2. Make sure the child is safe and that they feel safe too. If there is any sort of danger, be sure to call for help immediately. However, if your child is safe, it is important to remind them that they are indeed safe and that they can express their emotions to you.
  3. Take a moment to breathe. It may feel strange to both of you, but slowing your breathing calms your mind and body down in order to function at a more level state. By lowering their blood pressure and fight or flight response, the brain can come back “online” in order to rationalize their thought process.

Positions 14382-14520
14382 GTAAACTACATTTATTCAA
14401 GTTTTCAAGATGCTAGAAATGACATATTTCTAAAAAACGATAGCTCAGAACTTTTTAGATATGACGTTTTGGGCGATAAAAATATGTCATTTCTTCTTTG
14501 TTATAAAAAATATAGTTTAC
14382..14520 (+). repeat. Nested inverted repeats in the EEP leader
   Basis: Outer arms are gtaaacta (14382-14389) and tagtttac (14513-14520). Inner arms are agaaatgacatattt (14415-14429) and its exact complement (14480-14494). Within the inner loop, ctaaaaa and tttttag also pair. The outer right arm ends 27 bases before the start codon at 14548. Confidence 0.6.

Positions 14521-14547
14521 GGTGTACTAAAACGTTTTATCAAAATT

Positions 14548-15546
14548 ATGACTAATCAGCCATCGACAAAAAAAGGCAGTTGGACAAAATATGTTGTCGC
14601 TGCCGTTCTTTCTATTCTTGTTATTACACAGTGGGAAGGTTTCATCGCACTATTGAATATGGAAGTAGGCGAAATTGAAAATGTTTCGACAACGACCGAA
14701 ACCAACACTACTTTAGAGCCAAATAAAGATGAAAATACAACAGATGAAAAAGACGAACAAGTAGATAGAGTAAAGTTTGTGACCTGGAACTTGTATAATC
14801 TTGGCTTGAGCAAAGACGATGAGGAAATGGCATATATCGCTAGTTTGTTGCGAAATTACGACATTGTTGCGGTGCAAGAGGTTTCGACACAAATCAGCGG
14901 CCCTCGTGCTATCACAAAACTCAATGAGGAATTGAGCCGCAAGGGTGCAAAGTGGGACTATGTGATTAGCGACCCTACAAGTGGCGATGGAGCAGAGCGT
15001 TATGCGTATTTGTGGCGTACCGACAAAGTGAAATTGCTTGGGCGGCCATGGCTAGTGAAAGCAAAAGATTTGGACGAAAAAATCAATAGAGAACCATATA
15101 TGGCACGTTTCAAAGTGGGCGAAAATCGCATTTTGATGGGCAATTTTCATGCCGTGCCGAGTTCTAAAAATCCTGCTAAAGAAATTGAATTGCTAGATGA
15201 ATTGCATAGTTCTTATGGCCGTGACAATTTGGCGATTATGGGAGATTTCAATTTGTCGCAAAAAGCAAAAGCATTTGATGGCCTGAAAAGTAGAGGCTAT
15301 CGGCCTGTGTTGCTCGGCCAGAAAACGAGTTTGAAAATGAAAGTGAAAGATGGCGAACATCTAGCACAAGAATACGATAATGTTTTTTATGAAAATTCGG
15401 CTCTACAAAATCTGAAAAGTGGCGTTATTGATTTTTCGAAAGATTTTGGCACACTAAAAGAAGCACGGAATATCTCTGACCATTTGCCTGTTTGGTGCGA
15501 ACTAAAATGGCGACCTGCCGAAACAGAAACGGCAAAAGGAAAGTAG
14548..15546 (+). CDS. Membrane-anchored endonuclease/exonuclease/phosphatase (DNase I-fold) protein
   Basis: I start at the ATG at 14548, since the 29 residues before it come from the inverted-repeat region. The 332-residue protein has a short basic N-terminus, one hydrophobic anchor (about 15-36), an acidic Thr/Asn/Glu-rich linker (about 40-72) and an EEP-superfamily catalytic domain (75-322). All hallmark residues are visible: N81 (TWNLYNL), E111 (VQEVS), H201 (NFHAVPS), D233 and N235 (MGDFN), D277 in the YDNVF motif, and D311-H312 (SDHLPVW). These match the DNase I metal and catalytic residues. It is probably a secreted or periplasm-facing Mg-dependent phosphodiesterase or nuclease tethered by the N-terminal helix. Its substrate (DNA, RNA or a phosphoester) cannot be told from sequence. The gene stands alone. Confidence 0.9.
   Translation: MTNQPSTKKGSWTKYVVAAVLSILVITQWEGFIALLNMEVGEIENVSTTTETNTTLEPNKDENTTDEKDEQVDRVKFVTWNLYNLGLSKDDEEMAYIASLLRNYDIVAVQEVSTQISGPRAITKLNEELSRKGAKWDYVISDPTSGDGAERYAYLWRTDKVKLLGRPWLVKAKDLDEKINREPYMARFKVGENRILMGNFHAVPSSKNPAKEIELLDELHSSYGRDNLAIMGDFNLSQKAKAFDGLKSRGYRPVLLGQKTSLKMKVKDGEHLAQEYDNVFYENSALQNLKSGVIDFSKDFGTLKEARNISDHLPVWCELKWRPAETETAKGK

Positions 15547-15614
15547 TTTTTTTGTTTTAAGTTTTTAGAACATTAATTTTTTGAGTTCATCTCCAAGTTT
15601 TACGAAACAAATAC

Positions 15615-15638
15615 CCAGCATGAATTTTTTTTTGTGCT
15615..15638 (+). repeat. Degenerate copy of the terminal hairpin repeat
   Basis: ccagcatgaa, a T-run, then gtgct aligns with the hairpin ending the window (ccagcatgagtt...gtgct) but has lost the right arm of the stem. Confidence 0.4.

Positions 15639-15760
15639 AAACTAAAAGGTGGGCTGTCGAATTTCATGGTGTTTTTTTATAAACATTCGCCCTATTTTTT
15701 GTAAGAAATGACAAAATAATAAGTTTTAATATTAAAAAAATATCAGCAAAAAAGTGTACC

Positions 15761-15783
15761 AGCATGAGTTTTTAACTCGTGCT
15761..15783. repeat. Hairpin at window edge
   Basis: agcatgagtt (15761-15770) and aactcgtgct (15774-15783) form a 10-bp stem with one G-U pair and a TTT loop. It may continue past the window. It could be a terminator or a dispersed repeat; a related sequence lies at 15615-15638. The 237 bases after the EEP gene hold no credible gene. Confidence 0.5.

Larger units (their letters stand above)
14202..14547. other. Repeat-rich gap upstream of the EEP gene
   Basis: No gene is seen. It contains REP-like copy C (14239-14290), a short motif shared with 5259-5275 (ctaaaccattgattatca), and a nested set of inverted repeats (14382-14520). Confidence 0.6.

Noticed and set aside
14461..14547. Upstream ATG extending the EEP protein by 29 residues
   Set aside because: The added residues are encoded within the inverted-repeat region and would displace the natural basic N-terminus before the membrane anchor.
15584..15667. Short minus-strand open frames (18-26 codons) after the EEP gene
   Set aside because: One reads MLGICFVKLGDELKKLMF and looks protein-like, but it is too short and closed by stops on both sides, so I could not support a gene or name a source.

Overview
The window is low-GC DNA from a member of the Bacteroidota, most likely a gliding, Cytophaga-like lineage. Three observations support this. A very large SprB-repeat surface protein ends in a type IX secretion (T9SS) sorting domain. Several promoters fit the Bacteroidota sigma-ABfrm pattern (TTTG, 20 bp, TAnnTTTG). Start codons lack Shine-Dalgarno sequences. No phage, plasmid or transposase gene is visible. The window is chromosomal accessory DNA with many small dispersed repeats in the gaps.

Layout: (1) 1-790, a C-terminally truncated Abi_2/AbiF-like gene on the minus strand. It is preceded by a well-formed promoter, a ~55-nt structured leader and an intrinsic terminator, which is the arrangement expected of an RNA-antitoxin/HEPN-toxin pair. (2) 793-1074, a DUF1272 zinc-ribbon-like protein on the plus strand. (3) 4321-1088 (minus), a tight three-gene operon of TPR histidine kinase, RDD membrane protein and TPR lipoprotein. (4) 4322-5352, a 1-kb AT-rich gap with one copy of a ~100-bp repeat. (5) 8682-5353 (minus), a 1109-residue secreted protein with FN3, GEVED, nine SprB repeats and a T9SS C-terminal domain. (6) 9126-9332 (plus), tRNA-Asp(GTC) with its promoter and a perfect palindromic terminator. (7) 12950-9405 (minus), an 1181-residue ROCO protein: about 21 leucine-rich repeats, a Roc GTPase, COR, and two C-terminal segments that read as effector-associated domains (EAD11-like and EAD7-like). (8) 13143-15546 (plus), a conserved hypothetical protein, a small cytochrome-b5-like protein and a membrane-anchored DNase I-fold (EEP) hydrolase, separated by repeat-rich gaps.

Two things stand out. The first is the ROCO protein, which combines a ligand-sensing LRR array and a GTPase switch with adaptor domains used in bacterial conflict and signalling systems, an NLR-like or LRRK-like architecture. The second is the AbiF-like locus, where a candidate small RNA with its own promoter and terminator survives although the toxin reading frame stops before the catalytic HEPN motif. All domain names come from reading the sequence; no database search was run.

4. See if your child will share what they are feeling and why they feel that way. They may not know or be able to do this, but it is important that they feel heard, seen and understood. Only when you know what triggered their anxiety, will you be able to guide them toward calming their emotions.
  5. Validate his or her feelings and listen. Sometimes children or teenagers simply want someone to listen to them (with little to no response). Always make eye contact so they know you are actively listening and validate their feelings with your body language or your words. Avoid statements like “calm down” or “it’s going to be ok”. Rather, say “I’m right here” or “I’m with you right now”.
  6. Stay with the child until the anxious feelings have stopped. The last thing you want your child to feel when they are struggling with anxiety is that they have been abandoned. If all else, they need to know your presence is nearby.